Maybe with such actions we won’t end up losing our green technology industries.

Losing trade in green

Earlier today, I mentioned the fact that our trade deficit in advanced technology goods stems from a failure of trade and innovation policy — not because we are less innovative. It is the result of an “invent it here; build it there” business model. Well, it looks like we may be going doing the same road with green technology. This morning, the New America Foundation issued a report on the Green Trade Balance. The situation is not good:

Green investment is a major pillar of the president’s economic recovery plan. Yet, America’s dependence on foreign countries to produce green technologies may undermine this recovery strategy. Using a list of green goods derived from the Organization of Economic Cooperation and Development (OECD) and the Asia-Pacific Economic Cooperation (APEC), we have determined that the United States ran an overall green trade deficit of -$8.9 billion in 2008, including a deficit of -$6.4 billion in the critical category of renewable energy, one of the main targets of the Obama administration’s green agenda. The U.S. economy also suffered a significant deficit in the pollution management category. On the positive side, the United States ran modest surpluses in two categories–energy efficiency and a grouping of other environmental goods related to water purification and sustainable agriculture.

If current trends continue, the green trade deficit can be expected to widen further as the administration’s agenda increases domestic demand but without sufficient measures to increase domestic production. If the deficit continues to grow, the United States will forego the creation of millions of high-wage, high-skill green manufacturing jobs and lose its potential to be a global producer as well as a consumer of green technologies.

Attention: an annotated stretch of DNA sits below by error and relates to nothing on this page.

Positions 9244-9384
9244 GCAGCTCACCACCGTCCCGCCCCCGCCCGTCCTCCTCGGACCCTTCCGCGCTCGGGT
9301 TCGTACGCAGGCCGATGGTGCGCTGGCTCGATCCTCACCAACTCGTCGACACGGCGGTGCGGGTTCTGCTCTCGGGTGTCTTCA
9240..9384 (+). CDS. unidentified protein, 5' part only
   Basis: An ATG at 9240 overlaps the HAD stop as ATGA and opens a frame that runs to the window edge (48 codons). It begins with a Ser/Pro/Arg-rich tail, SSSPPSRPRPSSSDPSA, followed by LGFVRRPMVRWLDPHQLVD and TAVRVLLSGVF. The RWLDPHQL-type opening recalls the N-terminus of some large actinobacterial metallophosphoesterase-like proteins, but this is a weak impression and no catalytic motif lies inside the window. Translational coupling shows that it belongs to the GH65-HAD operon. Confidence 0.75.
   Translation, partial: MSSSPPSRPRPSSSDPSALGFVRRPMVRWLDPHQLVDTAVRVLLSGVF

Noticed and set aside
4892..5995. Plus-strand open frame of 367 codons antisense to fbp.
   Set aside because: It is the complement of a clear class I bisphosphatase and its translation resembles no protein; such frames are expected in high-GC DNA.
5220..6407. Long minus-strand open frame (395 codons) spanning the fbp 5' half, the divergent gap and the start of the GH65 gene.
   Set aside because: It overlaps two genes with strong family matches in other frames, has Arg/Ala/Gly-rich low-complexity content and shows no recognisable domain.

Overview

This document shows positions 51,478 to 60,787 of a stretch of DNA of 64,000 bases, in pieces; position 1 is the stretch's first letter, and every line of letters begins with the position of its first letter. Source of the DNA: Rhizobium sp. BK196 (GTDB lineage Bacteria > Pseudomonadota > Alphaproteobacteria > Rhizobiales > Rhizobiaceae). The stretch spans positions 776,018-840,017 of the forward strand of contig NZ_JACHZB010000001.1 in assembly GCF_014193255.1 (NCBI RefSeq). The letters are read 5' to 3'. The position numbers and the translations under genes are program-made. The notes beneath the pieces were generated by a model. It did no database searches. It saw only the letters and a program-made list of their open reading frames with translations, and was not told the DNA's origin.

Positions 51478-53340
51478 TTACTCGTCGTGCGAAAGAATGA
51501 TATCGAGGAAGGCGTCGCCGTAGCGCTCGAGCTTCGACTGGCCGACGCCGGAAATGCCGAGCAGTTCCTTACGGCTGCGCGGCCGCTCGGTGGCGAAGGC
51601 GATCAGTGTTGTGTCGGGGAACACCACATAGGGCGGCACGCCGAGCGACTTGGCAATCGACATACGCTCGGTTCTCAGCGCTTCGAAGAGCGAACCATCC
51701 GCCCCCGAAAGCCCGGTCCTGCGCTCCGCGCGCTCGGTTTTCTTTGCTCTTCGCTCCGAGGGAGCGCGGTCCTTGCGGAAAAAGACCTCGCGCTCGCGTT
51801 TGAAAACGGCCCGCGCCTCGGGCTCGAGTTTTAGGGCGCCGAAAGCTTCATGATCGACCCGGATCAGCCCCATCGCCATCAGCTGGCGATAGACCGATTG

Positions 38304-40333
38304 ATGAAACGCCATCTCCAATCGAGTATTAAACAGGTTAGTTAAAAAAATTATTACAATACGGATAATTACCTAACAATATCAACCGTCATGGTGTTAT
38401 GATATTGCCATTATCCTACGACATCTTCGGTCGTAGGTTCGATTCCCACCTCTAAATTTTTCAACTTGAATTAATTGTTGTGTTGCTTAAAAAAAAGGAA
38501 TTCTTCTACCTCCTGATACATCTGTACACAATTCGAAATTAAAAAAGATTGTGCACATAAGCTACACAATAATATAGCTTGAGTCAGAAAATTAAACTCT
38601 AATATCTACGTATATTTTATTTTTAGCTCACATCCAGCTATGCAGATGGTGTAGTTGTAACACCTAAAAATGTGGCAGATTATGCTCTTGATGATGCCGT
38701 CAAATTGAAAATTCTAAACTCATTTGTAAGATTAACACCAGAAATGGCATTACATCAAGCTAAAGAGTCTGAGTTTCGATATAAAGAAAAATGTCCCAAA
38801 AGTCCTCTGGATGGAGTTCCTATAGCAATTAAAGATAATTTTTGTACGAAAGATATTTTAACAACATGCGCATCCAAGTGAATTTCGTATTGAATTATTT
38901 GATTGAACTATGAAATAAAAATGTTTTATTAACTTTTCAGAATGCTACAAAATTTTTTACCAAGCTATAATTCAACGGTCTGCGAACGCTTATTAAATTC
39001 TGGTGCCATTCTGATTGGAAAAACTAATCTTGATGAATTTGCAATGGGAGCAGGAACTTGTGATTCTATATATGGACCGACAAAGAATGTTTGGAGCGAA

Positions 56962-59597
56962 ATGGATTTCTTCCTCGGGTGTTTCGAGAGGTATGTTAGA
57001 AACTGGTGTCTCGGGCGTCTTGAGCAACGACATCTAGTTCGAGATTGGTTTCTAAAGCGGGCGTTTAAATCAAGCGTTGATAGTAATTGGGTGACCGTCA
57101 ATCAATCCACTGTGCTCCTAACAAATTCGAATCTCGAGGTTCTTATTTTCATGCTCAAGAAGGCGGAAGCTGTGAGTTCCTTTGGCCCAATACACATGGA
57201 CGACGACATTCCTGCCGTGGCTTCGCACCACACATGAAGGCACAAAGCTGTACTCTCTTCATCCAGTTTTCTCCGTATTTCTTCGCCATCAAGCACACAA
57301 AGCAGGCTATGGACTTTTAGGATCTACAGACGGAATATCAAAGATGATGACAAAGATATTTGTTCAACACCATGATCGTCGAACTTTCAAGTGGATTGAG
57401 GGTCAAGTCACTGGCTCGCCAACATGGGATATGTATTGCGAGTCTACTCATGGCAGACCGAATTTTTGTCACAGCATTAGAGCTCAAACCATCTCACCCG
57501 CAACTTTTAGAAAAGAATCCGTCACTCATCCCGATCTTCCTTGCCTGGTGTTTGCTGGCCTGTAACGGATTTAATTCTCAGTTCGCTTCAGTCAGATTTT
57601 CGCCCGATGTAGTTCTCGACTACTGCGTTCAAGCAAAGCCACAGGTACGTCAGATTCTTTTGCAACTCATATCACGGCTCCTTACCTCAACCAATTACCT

. . .

The trends in America’s green trade balance should caution policymakers against over-promising about the jobs and investment we can expect from government spending to support the green economy. If the green recovery is to deliver more jobs and spur more domestic investment, it will need government measures to encourage domestic production as well as domestic consumption.

When the stimulus bill was passed, some policymakers recognized this need (see earlier posting). As I reported then, Sec. 1302. (Credit for Investment in Advanced Energy Facilities) of the tax provisions of the bill created a 30% tax credit for the establishment of an alternative energy manufacturing facility. As my old boss, Senator Jeff Bingaman was quoted in the Wall Street Journal as saying, “Several of us have come to recognize that we’ve outsourced the very things we’re going to need to change the nation’s energy mix, and this is a way of encouraging more manufacturing here at home.”

The New America Foundation report highlights how urgent that task is.

Reports on innovation – and lessons for policy

Some updates on innovation policy:

This week is the annual OECD Ministerial meeting. The overall theme of the meeting is The Crisis and Beyond: For a stronger, cleaner, and fairer world economy. As part of the preparation, OECD has issued a new report: Policy Responses to the Economic Crisis: Investing in Innovation for Long-Term Growth. The report argues that the focus on innovation should increase during the economic crisis, stating that “[T]he crisis should not damage the drivers of
long-term growth, but should instead be used as a springboard to accelerate structural shifts towards a stronger, fairer and cleaner economic future.” In that vein, they recommend continued support for focused research and public-private partnerships, enacting policies to lower obstacles to entrepreneurship (including addressing the liquidity problems facing start ups and small firms), and continue investments in information technologies and in human capital. The report goes on to describe policies being taken by OECD countries.

Thanks to Intellectual Property Watch for point this out.

– – –